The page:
LOS ANGELES -- It's no secret that any defense looking to slow down the Oregon offense is going to have to rotate in fresh bodies throughout the game.
The Ducks keep a frenetic pace that requires equal parts mental and physical stamina defensively. It's a style of play that can be wearing on a defender because of the quick pace of the offense and the lack of time between plays.
The quick set at the line also forces the defense to get set right away, causing its own set of problems. As soon as a play is done, the defender needs to get back in his spot and quickly keep an eye out for the play call. As the game goes on and fatigue sets in, it's harder to focus on those tasks in a short amount of time. This becomes especially important late in the game, when 11 tired bodies need to be on the same page for each play.
This is where USC middle linebacker Lamar Dawson will have a challenge. Not only will this be the toughest physical test for the true freshman starter, but he is also the one responsible for making the play calls for the defense. The coaches obviously feel he is up for it, but don't be surprised to see senior Chris Galippo get plenty of action to help keep things settled.
USC has the benefit of solid depth at linebacker for this game. In addition to Dawson and Galippo in the middle, Shane Horton and Tre Madden are more than capable of providing outside linebackers Hayes Pullard and Dion Bailey a break when needed. The Oregon offense puts a lot of strain on opposing linebackers with its speed and misdirection, but USC is one of the few teams that has the athletes to keep up.
Perhaps the biggest need for rotation will be along the defensive line, meaning the health of starters Christian Tupou and DaJohn Harris is huge.
It would be ideal for the Trojans to offer a four-man rotation along the interior with Harris and George Uko at defensive tackle and Tupou and J.R. Tavai at nose guard. This would keep the players fresh and active for the all-important push up the middle to disrupt the timing of the offense. If the USC four-man rotation suddenly becomes a two-man rotation with the loss of the ailing seniors, that is not a recipe for success against the Ducks.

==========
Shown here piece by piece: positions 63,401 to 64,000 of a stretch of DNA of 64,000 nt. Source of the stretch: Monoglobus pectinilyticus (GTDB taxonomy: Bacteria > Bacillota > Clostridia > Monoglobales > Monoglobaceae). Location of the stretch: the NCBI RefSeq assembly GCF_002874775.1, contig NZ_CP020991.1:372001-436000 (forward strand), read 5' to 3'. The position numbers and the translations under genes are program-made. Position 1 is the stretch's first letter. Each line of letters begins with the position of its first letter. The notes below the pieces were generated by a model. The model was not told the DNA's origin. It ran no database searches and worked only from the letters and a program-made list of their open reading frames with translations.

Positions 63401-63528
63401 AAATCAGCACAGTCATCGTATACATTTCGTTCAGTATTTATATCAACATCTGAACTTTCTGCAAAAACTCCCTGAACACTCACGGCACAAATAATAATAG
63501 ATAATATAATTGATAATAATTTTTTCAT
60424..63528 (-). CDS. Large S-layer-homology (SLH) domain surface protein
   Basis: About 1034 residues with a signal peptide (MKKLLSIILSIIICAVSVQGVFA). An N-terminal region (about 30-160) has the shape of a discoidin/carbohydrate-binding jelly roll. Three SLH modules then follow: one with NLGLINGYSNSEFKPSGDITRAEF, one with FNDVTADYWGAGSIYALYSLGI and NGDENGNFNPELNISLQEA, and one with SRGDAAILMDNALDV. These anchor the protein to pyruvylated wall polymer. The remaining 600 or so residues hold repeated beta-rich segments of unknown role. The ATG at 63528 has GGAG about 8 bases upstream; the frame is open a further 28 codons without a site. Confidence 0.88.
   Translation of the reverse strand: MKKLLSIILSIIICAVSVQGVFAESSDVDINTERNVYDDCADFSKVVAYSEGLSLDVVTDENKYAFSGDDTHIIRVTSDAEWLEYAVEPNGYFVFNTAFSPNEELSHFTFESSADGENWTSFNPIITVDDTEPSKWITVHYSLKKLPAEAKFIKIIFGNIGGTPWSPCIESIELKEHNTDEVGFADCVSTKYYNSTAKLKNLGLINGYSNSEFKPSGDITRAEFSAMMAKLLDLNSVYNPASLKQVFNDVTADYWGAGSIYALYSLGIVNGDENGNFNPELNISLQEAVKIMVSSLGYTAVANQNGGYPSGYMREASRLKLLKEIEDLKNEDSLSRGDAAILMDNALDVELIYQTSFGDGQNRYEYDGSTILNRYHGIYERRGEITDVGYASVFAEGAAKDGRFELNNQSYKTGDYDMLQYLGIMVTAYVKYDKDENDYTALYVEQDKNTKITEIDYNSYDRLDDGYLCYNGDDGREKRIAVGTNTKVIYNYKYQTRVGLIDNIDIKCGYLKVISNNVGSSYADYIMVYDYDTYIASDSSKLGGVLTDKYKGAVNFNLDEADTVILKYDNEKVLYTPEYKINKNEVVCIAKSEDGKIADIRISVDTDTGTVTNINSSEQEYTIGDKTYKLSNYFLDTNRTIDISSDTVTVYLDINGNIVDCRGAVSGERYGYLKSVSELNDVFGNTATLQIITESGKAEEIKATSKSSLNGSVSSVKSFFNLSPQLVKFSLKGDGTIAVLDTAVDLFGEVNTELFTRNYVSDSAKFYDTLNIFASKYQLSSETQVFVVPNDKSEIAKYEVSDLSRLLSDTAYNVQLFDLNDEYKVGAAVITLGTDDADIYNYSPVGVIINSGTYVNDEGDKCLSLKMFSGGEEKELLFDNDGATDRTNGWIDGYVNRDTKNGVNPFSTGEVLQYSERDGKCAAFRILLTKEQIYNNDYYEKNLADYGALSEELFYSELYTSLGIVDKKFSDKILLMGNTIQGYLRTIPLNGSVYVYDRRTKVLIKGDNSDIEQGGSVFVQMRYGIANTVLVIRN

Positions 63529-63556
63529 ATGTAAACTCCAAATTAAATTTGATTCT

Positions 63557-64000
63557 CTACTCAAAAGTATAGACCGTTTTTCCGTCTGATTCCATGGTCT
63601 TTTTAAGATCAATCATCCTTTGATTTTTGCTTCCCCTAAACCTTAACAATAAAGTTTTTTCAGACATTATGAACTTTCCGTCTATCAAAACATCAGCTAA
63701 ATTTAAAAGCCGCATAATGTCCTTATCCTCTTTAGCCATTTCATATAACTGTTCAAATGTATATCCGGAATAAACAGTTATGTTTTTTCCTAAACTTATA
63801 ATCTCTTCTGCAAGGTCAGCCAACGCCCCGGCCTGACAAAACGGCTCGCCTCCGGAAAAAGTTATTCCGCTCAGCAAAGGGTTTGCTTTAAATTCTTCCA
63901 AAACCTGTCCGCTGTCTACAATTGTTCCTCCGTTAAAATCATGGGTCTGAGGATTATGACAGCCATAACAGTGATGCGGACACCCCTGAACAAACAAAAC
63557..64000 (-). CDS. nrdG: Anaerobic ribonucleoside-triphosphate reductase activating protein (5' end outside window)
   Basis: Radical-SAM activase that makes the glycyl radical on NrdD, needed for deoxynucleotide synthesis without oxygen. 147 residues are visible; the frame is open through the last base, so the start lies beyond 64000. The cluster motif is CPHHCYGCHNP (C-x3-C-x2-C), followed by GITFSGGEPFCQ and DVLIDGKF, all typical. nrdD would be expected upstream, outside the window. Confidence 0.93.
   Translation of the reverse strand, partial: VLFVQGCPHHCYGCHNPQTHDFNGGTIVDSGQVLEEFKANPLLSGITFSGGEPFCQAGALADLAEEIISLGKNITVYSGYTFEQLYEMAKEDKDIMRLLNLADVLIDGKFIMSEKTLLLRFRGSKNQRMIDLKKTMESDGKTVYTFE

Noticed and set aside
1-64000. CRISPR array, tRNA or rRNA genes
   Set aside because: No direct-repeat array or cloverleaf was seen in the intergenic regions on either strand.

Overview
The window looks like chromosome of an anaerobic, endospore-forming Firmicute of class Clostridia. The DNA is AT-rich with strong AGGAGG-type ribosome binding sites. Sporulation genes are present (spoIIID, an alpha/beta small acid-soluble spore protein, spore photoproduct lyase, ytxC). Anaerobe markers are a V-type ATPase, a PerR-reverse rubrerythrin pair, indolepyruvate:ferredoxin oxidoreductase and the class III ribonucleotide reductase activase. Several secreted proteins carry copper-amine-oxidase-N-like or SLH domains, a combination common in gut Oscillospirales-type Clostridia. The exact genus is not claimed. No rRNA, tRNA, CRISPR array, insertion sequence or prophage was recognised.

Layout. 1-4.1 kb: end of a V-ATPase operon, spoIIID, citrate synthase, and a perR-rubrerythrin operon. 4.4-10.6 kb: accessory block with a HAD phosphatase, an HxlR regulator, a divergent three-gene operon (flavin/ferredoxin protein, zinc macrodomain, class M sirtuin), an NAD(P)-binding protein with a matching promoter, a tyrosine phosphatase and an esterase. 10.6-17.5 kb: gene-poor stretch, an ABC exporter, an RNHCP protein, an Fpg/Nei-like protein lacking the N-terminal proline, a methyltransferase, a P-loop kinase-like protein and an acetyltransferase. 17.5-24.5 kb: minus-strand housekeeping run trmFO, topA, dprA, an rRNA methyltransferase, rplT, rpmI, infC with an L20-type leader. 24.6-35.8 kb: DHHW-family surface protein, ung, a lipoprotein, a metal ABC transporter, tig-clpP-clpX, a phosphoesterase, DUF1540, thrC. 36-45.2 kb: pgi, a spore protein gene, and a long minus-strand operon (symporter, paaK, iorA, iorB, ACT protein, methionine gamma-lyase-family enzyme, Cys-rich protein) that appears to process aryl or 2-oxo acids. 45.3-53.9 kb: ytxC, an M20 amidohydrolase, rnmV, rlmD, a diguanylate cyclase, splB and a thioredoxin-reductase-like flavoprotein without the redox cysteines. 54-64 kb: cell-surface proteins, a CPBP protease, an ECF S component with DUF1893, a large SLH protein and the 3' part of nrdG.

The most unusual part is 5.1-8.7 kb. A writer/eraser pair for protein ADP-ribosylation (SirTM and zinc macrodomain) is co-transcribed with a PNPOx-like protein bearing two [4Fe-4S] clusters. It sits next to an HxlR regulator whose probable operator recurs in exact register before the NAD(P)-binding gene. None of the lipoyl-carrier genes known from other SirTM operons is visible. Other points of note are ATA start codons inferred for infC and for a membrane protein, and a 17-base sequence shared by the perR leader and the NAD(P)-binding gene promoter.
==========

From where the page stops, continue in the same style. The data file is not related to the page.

The defensive end spots should be a strength for the Trojans. The three-man rotation of Nick Perry, Wes Horton and Devon Kennard played their best game of the season last week against Washington. This is a veteran group and has been through the wars with the Ducks before, so you have to imagine it will be well-prepared for this one.
USC should be fine at safety too. T.J. McDonald and Jawanza Starling are the starters, with Drew McAllister and Marshall Jones backing them up. Demetrius Wright was injured this week, so it remains to be seen how much he would play, but McAllister and Jones are more than capable of providing good depth.
The situation at corner is not as clear. Nickell Robey is a warrior -- he'll play the whole game and the Trojans don't have to worry about him. Isiah Wiley has been playing well lately as the starter, but Tony Burnett has been picked on a lot lately with plenty of success. If Burnett is in the game, the Ducks will pick up on that. There aren't a lot of other obvious options right now for the Trojans, so this will definitely be a spot to watch.
The matchups between the Trojans and Ducks the last two years have followed a similar pattern, with USC starting strong but fading in the second half in large part due to the Ducks' offense simply overwhelming the Trojans defense. The USC coaches know this and they realize how important depth is for this game. Do they have enough? We'll find out on Saturday.
Garry Paskwietz is the publisher of WeAreSC.com and has covered the Trojans since 1997. He can be reached at email@example.com.